So it's Tournament Week in “Da Region.” There is an extra thrill in the air as two small-school conferences host a basketball party.
And you never know for sure who will be popping out of the round, orange cake.
The Porter County Conference has one of Indiana's longest running in-season hoops festivals. The Greater South Shore Conference has done a great job mirroring what the PCC has done forever.
These two events are special as area basketball is concerned and when the champions are crowned tonight, it will mean a lot to the players involved.
And their communities, too.
But there is something else that should come along, and soon, that would pump our tradition-rich patch on the map right up there with the other greats in the state.
It is time for Lake County to have a basketball tourney.
“When you look at the (John) Harrell site, it seems like every other county in the state has one,” Munster boys basketball coach Mike Hackett said Tuesday. “Why not us? I think it would be great for the programs up here.”
There are 26 basketball-playing schools in Lake County in the IHSAA. There are 10 Class 4A schools, 10 3A schools, four 2As and two A programs.
There is a reason Indianapolis has been so strong in the state basketball tournaments for so long. It goes beyond the population and talent.
The schools there have an in-season showdown that allows their teams to be ready when March dribbles in. There are two of these roster sharpners.
The Marion County Tournament has 16 teams. The Indianapolis City Tournament has 16 teams. Four games in one week to win it all. It's a great event and a fantastic preview for the postseason.
When I worked down there, you expected to see several Big Ten coaches watching the players compete for a championship.
The same could, and should, happen here.
We have three gymnasiums that could easily host the finals. West Side and E.C. Central are the first choices to host a crowd that would need the room afforded there.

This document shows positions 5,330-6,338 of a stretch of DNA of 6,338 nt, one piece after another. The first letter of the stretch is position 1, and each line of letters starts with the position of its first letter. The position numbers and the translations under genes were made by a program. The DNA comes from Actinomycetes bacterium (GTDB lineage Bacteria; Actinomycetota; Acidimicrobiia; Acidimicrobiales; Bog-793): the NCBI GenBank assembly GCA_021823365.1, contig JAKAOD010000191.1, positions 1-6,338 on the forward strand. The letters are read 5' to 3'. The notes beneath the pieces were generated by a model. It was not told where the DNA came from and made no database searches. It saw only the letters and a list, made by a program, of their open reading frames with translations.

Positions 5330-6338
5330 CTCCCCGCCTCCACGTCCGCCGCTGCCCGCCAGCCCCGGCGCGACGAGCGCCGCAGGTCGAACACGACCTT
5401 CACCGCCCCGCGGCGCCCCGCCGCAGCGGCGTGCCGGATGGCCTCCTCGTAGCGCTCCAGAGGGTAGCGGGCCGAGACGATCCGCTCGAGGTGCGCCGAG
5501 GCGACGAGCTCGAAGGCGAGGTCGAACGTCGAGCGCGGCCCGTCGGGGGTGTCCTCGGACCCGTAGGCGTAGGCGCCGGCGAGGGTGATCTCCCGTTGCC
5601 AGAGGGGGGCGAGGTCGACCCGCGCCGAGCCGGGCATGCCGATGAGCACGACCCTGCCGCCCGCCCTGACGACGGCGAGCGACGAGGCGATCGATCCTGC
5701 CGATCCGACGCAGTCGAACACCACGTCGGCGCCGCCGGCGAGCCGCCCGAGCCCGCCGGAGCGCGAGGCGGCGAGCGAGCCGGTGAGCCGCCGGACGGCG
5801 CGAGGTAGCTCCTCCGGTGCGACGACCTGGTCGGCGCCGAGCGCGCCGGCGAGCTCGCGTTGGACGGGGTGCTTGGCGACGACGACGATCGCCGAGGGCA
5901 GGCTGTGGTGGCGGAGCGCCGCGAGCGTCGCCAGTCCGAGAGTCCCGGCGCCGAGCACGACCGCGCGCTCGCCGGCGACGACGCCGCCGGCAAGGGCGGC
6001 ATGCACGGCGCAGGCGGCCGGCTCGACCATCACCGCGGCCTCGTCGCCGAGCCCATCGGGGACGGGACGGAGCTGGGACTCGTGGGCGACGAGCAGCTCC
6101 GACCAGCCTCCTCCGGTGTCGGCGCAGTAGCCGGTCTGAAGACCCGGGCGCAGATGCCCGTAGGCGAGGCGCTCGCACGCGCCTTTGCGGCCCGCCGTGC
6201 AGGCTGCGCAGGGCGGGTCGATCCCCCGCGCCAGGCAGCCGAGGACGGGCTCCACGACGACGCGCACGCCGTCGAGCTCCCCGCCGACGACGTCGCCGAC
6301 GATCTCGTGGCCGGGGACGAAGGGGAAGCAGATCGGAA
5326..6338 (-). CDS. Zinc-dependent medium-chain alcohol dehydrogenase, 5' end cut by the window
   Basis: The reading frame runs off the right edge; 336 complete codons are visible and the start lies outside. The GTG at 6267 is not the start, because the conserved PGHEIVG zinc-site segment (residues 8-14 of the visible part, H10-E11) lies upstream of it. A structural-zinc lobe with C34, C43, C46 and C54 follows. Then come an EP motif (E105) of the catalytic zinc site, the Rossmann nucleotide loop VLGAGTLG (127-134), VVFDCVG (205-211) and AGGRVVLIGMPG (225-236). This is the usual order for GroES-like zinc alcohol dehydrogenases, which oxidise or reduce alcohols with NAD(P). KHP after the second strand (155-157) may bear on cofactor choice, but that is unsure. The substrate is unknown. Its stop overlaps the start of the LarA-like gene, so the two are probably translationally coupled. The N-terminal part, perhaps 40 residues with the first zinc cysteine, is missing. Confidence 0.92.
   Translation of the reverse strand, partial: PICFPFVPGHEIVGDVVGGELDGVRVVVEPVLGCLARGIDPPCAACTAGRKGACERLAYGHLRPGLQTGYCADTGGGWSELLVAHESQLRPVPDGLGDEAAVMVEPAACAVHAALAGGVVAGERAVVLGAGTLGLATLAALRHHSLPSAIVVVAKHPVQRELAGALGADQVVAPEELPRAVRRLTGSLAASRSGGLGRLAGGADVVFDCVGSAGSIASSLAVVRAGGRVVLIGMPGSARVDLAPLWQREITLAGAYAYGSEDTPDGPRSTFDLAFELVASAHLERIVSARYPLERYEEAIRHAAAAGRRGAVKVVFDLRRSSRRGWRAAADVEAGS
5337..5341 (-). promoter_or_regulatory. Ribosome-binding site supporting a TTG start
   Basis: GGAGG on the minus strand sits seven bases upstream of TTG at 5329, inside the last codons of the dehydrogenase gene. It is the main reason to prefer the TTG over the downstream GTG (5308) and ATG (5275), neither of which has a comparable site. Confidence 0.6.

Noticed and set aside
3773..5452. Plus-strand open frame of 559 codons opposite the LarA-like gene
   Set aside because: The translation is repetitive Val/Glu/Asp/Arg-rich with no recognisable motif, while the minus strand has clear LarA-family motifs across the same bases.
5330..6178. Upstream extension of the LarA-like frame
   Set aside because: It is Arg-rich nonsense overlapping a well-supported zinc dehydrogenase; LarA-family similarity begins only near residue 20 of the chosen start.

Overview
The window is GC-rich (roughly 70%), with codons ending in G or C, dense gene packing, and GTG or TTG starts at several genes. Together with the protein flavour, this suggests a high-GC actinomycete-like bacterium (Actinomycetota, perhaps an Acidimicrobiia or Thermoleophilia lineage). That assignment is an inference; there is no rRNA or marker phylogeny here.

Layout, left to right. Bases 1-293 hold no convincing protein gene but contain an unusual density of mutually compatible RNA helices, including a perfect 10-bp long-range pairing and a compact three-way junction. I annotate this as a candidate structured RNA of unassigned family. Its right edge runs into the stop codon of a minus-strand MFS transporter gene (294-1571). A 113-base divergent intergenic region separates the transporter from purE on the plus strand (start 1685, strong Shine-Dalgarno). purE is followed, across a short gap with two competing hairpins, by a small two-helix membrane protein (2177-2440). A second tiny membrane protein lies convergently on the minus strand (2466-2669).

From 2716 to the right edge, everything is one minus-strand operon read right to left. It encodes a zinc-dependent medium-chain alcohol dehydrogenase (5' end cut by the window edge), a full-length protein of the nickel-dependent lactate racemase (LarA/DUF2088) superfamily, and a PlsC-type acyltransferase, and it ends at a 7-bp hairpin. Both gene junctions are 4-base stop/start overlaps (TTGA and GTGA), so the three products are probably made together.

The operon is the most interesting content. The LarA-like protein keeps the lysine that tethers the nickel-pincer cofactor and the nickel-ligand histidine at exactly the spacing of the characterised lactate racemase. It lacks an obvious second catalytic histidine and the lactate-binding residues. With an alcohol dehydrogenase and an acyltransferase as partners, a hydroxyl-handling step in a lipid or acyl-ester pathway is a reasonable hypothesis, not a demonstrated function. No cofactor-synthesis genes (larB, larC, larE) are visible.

But the Hammond Civic Center would be my choice, a great, upgraded facility that would be great and neutral for such a final round.
My thoughts would be to break the Lake County Shootout into two separate tourneys. The top 16 teams would play in the Big School division. The next 10 would compete in the Small School tourney.
How would this work?
I would use Jeff Sagarin's power rankings to split the field. On Jan. 1 of the year, the top 16 are slotted in one tournament and the next 10 get to fight for their own trophy.
Then, on championship night, fans get two championship games.
“Sounds great, when do we start?” Bowman Academy coach Marvin Rea said. “The fans would love it. The players would love it. And it would help our teams get ready for the postseason.
“I don't know why Indy has had this for years and we never have.”
Imagine the possible match-ups. Crown Point vs. Bishop Noll. Merrillville vs. E.C. Central. Or Bowman. Lew Wallace vs. Lowell. Or 21st Century vs. Lake Central.
Pop the popcorn, tune the pep band's tubas and start printing the tickets.
To make this work, each team would need to get three games out of it. So a loser's bracket would need to be used.
“We used to do something like that in the old Lake Athletic Conference tourney,” Hackett remembered. “It was great. We loved that. But I think this would be even better.”
It's time for coaches to discuss this idea and get the ball rolling. I don't know how to make a million dollars or stay warm this winter, but there is something I do know – Region basketball.
This would work and this would work well. Splitting the pot evenly would make more money than playing South Bend Clay.
Blind draw. First two rounds played at host schools followed by final fours in the bigger gyms.
What do you all think?